See, part of the pitch for the latest Cricut machines is their compatibility with “Smart Materials,” which you’re able to load without using the special mat normally required to hold things in place for cutting. This is, to be clear, a huge advantage. One, it just means there’s fewer variables and less than can go wrong. But it also allows the latest Cricut machines to cut up to 12 feet of material in a single shot, whereas previous versions topped out at 24-inches with a mat. That’s great if you want to create room-covering decals.
The one shortcoming is that all the Smart Materials are adhesive in some form. There’s paper and cardstock sticker options, permanent or temporary vinyl decals, and iron-on. If you want to cut regular cardstock, paper or fabric you’ll still need to get mats, which come in four different levels of grippiness. They’re not prohibitively expensive; most people should be able to get by with the 12x12 variety pack, which includes light, standard and strong grip mats that cost $41. But it’s something to be aware of if you want to make greeting cards, paper banners or some of these undeniably awesome 3D cardboard figures.
If you do get those mats you’ll be greatly expanding the cutting capabilities of your Cricut, too. The Explore 3 can cut over 100 different materials from felt, to foil, to leather and light chipboard. If you spring for the $400 Cricut Maker 3 instead, that number jumps to over 300 materials, including acetate, various types of wood sheets and a host of additional fabrics.
Creating your own designs or projects from scratch is a little more complicated. It’s simple enough to slap a few shapes and some text down on the virtual canvas. But If you want to make your own 3D figures, multilayered greeting cards, or print then cut custom stickers, things get a little more difficult. Frankly, it’s something that’s beyond my skill set.
There are templates in Design Space to help get you started laying out projects. But I found them only minimally useful. They’re basically just generic sketches of objects like bowls, mugs and guitars to give you a rough idea of what your decal or whatever will look like. But they’re not customizable enough to really be relied on for building out a complex design. I used the hoodie template to create an iron-on Spiderman emblem for my son’s Halloween costume. (It was chilly and I knew he wouldn’t want to cover his Spiderman costume with a jacket.) But I was still mostly left guessing when trying to figure out what the final product would look like.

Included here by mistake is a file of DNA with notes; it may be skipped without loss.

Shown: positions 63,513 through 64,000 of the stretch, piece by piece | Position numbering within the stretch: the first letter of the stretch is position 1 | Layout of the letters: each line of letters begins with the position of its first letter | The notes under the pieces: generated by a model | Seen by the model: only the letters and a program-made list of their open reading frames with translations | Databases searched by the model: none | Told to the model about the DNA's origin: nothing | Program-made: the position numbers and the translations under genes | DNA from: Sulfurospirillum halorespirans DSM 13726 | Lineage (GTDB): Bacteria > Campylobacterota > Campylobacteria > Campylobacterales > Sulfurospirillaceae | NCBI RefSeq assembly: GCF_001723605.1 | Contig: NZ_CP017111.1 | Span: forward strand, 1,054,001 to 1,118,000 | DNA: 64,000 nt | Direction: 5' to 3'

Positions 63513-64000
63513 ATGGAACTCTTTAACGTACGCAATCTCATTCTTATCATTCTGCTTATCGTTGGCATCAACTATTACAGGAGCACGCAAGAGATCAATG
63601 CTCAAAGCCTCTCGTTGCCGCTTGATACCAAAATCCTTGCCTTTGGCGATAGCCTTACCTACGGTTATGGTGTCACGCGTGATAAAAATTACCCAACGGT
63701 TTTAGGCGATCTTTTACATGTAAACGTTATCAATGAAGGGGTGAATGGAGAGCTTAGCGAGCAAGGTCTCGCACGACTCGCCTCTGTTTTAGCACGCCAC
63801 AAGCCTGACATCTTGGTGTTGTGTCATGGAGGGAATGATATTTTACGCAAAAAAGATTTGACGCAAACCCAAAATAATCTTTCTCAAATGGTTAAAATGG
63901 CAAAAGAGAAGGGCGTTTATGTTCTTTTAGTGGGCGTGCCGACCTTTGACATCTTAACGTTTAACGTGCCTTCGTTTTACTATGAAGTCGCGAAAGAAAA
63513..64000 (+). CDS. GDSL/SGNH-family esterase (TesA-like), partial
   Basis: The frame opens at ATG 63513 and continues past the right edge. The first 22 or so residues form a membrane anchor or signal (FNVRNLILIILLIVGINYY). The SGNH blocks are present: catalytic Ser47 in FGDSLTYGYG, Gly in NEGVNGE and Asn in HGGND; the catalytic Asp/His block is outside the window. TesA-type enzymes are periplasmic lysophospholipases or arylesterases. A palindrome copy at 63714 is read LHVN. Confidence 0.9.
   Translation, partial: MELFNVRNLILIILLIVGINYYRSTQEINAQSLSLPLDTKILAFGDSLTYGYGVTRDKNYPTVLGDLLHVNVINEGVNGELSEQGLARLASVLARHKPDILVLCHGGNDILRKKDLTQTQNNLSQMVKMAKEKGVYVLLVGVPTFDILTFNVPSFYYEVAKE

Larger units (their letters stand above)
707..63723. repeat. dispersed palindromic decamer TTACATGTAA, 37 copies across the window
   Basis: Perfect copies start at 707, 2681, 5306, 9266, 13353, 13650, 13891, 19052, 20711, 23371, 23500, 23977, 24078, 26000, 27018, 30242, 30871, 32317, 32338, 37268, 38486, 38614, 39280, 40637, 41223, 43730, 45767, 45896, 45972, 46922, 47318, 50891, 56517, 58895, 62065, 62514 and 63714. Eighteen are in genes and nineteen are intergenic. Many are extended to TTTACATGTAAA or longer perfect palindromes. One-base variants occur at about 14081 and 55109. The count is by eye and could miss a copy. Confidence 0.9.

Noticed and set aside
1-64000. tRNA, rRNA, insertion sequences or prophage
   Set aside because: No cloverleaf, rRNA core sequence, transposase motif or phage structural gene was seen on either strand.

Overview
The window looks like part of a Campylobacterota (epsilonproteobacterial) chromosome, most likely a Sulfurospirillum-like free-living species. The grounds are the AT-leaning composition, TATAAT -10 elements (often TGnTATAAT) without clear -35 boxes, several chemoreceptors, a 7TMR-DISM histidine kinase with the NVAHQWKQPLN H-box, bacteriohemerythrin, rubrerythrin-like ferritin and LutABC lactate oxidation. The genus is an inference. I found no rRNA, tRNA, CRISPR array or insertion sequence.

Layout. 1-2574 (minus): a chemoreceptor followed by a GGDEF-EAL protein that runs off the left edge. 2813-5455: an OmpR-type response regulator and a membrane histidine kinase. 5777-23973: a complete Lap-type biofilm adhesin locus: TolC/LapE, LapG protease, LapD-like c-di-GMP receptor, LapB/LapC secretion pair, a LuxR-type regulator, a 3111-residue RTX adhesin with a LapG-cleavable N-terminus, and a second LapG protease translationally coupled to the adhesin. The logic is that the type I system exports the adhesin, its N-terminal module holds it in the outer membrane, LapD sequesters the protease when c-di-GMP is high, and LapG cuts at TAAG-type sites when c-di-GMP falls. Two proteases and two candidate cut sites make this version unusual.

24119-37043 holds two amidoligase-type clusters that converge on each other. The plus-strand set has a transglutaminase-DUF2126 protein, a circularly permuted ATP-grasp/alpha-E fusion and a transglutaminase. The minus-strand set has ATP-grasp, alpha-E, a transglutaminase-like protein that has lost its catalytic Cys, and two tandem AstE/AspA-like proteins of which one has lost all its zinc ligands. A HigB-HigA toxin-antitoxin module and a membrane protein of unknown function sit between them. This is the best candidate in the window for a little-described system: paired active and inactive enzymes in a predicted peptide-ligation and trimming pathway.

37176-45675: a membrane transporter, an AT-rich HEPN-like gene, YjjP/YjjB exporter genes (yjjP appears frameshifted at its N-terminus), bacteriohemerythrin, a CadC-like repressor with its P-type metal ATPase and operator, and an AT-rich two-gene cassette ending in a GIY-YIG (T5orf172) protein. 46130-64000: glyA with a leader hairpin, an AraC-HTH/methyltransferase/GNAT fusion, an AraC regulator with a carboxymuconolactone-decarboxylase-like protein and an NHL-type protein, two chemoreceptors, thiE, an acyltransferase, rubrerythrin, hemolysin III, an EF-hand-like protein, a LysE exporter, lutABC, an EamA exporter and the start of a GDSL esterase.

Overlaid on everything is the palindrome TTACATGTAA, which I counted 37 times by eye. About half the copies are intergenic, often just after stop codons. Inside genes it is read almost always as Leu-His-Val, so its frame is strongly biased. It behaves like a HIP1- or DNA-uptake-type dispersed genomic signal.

At the end of the day, the most important thing to know about Cricut machines is that they demand patience. Patience to figure out how to use it. Patience to navigate some of the complex projects. And patience to actually put those projects together. (Let me tell you, peeling thin cardstock off one of the mats without tearing it is no easy task.) But, it also feels like magic at times. Watching it as it writes impossibly small and delicate numbers on pieces of cardboard or cuts out intricate designs in vinyl is impressive. Obviously, more complex patterns require more time to cut out, but the Explore 3 is still impressively fast.
Can I say that a Cricut is absolutely worth the investment? No. It really is going to depend on your particular crafting needs and style. I’m not going to use the Cricut every day, or even every week. But I could see once a month dusting it off to customize something for my kid or to put a personal touch on a small project I’ve been working on.